Having visited the mammoth retrospective at Tate Modern of Georgia O’Keeffe, I could wax lyrical about her flower paintings and argue whether or not she was exploring the female form a la Freud:
Or, I could describe the majestic beauty of the New Mexican landscapes she knew and understood:
But I won’t, as there was one room that I thought was incredible- New York Cityscapes. Filled with her paintings alongside the photographs of her husband and their contemporaries.
The most beautiful work in this room was New York with Moon from 1925:
This was breathtaking. Your eye is immediately drawn to the sky and moon and at first it appears abstract until you realise that you are looking up at the tower skyscrapers surrounding you. The electric light glowing against the building and the foreboding stoplight draws your eye down the canvas. The warm palette adds to a welcoming feel of this exciting city.
Along with works such as Ritz Tower, Night (1928) O’Keeffe was well in her way to making the painting of the city seem so easy.
But O’Keeffe didn’t just spend her time looking up. She also looked into the city and the painting ‘East River from the 30th floor of The Shelton’ is a stunning industrial landscape. All you can say is wow!
The above study was my absolute favourite, however. The monochromatic distillation of buildings, factories and river just work for me in so many ways. I’d only you could ‘borrow’ these works!
Loved this exhibition, but be warned you need plenty of stamina to get round 13 rooms!
There is an article in today’s Observer by Jonathan Jones which reminded me of the trip I made at Easter to look at the permanent collections.
Jones asks “Why are the permanent collection galleries still so aggressively anti-chronological?” and I think I know why. He bemoans the fact that you learn nothing, but what was clear was the way you don’t feel restricted by time as you wander through the four rooms -they are themed and, as the website says, At the heart of each wing is a large central display, or ‘hub’, which focuses on one of the pivotal moments of twentieth-century art history. Around the focal points, a range of displays move backwards and forwards in time, showing the predecessors and sometimes the opponents of each movement, as well as how they shaped and informed subsequent developments and contemporary art. The introductory room in each wing brings together work by artists from different generations, to reflect this ongoing dialogue between past and present.”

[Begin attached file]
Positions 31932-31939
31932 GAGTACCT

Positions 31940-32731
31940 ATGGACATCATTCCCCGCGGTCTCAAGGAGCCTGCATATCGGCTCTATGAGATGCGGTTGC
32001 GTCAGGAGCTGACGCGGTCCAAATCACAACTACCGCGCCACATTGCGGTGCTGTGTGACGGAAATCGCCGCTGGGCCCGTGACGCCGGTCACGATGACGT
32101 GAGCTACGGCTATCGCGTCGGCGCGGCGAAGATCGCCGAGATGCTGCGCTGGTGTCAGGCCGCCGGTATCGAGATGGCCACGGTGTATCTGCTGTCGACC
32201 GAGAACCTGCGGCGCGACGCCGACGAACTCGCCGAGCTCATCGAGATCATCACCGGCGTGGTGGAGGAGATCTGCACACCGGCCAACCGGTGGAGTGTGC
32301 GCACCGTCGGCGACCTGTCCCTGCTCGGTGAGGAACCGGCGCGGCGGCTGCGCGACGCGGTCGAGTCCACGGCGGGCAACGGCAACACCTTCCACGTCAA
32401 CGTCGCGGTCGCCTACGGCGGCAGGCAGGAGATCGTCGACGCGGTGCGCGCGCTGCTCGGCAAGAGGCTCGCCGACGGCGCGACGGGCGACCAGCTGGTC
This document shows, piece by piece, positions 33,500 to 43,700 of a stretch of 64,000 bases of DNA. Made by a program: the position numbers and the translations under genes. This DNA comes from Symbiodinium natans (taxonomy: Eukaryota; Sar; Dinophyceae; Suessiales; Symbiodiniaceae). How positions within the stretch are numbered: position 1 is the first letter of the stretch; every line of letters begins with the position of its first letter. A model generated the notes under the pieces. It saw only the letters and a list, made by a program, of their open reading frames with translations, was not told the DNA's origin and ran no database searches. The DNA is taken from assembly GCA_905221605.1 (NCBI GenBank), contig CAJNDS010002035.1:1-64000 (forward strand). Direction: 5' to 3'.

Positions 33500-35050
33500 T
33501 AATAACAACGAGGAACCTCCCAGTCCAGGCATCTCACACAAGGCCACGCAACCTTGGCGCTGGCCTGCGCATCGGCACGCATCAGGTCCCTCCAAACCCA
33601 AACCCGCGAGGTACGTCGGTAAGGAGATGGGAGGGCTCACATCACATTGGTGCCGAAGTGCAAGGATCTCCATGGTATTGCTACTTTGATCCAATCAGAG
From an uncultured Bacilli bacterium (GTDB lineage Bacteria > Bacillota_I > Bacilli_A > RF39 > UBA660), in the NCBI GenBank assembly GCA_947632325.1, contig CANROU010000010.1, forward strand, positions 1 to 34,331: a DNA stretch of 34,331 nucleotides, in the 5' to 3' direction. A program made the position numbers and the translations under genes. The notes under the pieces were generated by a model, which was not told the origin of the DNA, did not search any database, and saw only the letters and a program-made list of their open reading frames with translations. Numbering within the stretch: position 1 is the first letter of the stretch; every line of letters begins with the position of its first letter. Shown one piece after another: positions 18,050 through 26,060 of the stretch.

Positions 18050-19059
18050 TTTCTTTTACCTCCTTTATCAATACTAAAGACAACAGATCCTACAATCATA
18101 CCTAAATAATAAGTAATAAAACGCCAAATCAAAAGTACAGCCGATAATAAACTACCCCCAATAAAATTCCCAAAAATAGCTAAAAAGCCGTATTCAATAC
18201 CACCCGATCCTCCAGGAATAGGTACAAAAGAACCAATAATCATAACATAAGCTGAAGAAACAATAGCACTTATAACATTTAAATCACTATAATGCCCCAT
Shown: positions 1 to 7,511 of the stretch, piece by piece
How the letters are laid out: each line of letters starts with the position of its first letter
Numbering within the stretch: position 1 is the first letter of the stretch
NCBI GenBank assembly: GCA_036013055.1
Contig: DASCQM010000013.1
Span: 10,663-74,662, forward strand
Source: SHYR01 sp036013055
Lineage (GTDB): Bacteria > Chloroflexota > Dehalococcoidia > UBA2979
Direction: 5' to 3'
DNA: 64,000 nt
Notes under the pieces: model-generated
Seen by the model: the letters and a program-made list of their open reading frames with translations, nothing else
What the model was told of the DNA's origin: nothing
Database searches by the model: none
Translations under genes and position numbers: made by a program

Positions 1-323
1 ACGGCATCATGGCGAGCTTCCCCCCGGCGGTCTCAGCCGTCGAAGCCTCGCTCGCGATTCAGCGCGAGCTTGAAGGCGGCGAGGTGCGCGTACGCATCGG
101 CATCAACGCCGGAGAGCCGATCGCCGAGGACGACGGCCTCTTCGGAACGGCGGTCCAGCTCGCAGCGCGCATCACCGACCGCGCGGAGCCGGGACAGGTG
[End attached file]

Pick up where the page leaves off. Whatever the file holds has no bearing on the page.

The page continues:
I loved the fact that I could be gazing at the sinister exhuberance emitted from Picasso’s Three Dancers (who doesn’t want to start whirling round to an imaginary tune when looking at this?) and then turn round to the cold elegance of Dorothea Tanning’s A Mi-Voix:
The themes of the four rooms allow you to choose something that connects with your mood at the time. I thoroughly enjoyed the experience as it gave me new artists to go off and explore later and it made a change from going for a specific exhibition. I purchased one of the multimedia guides which I find useful, although I would have liked more commentaries, as there were some works that I really wanted to know more about there and then!
As to Jones’s comment about taking his child along, I was amazed by how many children there were exploring the works. One mother was even holding her baby up to a Jean Miro to admire the colours.
It is one of my favourite places to visit, especially as I get to use the members’ room! Their open sandwiches are pretty yummy too! i